Author(s): Chimdi MADUAGWU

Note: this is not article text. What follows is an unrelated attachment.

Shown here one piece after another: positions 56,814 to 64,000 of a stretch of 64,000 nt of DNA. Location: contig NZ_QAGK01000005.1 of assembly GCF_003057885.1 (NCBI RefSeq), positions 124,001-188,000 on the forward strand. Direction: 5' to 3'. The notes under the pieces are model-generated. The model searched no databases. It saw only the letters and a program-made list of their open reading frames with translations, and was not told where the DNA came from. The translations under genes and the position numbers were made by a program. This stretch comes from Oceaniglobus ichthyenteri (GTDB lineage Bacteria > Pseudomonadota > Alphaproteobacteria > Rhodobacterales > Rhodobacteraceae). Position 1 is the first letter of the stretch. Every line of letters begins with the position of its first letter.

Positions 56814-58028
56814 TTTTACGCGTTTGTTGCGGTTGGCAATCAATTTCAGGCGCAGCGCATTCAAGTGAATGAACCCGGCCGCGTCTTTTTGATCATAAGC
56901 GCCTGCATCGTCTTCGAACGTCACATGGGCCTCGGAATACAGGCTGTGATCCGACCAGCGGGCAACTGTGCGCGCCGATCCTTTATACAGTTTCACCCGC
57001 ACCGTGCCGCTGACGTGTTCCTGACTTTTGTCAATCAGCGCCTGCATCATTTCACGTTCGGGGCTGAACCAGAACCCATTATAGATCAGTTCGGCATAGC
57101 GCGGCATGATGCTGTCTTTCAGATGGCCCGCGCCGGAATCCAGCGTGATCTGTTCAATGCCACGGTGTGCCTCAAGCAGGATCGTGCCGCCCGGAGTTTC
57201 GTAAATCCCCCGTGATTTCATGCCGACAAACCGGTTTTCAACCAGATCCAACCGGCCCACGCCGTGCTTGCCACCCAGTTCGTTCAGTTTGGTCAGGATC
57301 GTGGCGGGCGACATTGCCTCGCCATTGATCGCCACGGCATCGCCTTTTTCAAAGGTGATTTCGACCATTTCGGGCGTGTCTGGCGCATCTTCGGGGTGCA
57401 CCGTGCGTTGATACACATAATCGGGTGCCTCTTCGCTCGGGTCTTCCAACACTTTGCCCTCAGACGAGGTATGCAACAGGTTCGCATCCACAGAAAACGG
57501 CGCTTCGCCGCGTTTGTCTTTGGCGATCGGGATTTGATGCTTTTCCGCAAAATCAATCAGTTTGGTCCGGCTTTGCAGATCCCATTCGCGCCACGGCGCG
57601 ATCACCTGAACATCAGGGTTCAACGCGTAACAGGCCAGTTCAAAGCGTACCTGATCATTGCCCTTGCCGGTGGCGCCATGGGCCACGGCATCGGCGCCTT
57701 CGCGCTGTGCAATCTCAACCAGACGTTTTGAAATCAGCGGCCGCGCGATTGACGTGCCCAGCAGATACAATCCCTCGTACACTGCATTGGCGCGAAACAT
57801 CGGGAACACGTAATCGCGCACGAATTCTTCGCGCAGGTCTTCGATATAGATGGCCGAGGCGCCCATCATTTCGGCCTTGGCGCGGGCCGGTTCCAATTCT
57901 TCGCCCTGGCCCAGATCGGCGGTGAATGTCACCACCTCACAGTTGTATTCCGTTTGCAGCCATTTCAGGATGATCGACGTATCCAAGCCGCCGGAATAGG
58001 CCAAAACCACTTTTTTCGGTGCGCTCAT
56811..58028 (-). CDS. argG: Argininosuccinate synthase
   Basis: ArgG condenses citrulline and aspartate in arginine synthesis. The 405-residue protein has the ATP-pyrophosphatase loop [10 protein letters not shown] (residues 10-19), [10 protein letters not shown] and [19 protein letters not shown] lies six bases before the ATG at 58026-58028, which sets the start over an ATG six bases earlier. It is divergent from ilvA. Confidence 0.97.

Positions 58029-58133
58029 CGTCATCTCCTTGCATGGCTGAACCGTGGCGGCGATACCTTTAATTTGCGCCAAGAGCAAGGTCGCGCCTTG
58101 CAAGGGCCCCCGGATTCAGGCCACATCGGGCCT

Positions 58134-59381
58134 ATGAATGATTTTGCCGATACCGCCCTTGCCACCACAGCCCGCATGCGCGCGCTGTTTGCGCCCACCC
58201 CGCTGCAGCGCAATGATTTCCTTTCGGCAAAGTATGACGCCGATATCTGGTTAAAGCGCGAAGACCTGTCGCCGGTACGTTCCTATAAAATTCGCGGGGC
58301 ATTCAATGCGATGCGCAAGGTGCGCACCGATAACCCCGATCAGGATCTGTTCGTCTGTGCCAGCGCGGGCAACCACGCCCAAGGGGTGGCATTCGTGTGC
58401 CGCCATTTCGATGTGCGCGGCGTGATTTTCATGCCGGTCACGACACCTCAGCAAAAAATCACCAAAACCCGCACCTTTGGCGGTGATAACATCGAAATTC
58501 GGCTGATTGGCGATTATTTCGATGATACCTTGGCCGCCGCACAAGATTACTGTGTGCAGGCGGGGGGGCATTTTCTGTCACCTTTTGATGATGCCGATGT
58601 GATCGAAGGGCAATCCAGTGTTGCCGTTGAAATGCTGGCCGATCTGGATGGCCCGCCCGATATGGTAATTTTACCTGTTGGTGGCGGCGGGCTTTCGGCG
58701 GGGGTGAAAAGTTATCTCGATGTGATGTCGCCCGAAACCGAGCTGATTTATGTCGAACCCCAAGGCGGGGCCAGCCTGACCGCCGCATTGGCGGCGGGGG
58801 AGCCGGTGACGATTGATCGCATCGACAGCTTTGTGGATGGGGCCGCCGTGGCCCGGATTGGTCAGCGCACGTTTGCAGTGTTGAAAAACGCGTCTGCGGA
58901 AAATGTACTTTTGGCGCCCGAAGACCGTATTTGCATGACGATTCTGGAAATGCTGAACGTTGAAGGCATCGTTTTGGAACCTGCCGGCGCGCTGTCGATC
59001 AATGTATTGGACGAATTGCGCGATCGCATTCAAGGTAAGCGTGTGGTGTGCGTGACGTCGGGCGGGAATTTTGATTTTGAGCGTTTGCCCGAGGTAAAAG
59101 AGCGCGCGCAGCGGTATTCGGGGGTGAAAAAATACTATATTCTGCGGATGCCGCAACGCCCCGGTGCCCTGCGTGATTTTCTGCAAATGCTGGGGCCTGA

The study of maleness, both at the physical, physiological, socio-economic and psychological levels is becoming an area of strong attraction even in African Studies. The bench mark in such a study appears to be suggested in the basic nature of man, as “the other sex,” when compared with the woman. This difference, or otherness, is in consideration of the total form, or constitution of man - the man as seen and accepted by himself; the man as seen and accepted by the larger society; the man who has been able to internalize societal values and norm, and having allowed such to blend with his innate or inherent traits, emerges with an acceptable personality, both tolerable by his raw instincts and reflexes, as well as the tamed societal standards. In John Ruganda’s play, Black Mamba, there is a creative portrayal of man in very special ways. First, there is the man who struggles with both his personal ideas and societal values as he attempts to form a stable selfhood. Next, there is another, who believes himself, after a supposed self assessment, that he has a definite ego that must not only remain, but must be carefully protected and sustained. Then there is also the stock character, which represents the man that is in the process of a realistic self appraisal of not only himself, but also the other two categories, in relation to the lager society; with a view to drawing conclusions as to the true nature of the masculine being. This paper examines the various shades of characters, present in that play, as depictions of possible real life characters of diverse psychological propensities. It will adopt psychoanalysis, especially the ego states and ego identity hypothesis, as it tries to unravel the male ego.